The Commonwealth has revealed plans to support vulnerable communities in member countries to access climate finance and address climate change issues.
The Commonwealth is committed to “supporting and fast-tracking NDC implementation in vulnerable member countries by way of enhanced access to climate finance,” according to climate change adviser at the Commonwealth, Uzoamaka Nwamarah.
Ms Nwamarah said this would be done through the Nationally Determined Contributions (NDC) – a long-term goal set by countries to stop climate change.
To achieve these goals, Ms Nwamarah said the Commonwealth secretariat remains committed to “supporting and fast-tracking NDC implementation in vulnerable member countries by way of enhanced access to climate finance.”
The secretariat is one of the Africa NDC Hub partners, operates a Climate Finance Access Hub, and with national climate advisers in five African countries.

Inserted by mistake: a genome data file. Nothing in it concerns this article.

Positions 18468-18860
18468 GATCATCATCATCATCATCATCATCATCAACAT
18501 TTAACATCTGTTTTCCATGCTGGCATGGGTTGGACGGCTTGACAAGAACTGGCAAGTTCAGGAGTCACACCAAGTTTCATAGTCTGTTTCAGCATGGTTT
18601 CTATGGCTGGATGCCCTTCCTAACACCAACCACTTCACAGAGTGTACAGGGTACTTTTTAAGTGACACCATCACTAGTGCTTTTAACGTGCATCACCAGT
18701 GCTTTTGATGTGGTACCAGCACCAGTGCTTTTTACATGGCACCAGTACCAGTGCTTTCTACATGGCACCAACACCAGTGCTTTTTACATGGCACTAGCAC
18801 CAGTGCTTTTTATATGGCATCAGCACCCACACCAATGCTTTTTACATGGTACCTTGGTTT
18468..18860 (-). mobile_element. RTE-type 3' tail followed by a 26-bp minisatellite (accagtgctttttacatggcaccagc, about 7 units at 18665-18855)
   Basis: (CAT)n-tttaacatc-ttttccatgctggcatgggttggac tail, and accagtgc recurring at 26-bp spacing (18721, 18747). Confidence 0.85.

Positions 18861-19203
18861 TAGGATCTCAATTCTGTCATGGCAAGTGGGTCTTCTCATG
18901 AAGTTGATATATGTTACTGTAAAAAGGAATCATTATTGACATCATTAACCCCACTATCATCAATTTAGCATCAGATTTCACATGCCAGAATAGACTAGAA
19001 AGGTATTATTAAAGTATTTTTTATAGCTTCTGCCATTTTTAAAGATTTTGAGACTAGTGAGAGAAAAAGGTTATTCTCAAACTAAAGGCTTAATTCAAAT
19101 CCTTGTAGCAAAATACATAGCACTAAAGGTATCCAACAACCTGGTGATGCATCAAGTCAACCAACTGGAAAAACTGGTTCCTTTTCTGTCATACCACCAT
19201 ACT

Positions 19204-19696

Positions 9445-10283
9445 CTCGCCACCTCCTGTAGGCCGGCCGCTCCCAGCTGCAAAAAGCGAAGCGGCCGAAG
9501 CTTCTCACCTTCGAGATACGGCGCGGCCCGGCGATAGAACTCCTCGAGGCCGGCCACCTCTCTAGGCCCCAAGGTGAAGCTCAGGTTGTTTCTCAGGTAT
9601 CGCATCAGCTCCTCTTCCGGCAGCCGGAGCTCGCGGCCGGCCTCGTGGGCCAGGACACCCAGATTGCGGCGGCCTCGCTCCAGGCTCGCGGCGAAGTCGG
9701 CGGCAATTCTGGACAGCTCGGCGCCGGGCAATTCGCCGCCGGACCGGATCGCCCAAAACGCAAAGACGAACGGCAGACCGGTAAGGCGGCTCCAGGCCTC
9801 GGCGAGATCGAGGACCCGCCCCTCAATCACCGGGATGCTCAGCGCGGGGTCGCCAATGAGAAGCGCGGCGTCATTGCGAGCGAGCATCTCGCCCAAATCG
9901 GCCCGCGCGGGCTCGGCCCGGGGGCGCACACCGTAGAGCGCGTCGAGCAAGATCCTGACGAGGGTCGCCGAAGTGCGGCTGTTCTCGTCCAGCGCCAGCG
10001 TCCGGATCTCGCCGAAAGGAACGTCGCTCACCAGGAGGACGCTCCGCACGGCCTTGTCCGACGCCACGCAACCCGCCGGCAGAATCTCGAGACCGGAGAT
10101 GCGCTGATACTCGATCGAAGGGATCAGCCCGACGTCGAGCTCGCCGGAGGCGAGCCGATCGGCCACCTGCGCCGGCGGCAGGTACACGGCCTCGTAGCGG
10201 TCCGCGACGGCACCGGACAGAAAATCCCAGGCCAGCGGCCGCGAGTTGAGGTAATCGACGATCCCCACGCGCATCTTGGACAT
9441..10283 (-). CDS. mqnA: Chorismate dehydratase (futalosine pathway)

Launched in 2017 at the Africa Day of the 23rd United Nations Framework on Climate Change Conference of Parties (COP23) in Bonn, Germany, the Africa NDC Hub is a collaborative platform to support African countries achieve their NDCs.
Officer-In-Charge of Climate Change and Green Growth at the African Development Bank, Al Hamndou Dorsouma, said the bank will support regional countries in this regard.
Mr Dorsouma made the statement in Glasgow during a launch of the Africa NDC Hub report.
Also, Seychelles Finance Minister, Naadir Hassan, said “Africa is well-positioned for climate action following the revision of NDCs,” pointing to the IPCC report’s projection.
Speaking at the event, Mr Hassan said the report estimates that the world could reach global warming of 1.5 degrees Celsius above pre-industrial levels as early as 2030.
Peoples Gazette learned that about 53 Africa countries, including Nigeria, have submitted their NDCs.
This story was originally published by Peoples Gazette on November 8, 2021. It was produced as part of the 2021 Climate Change Media Partnership, a journalism fellowship organized by Internews' Earth Journalism Network and the Stanley Center for Peace and Security.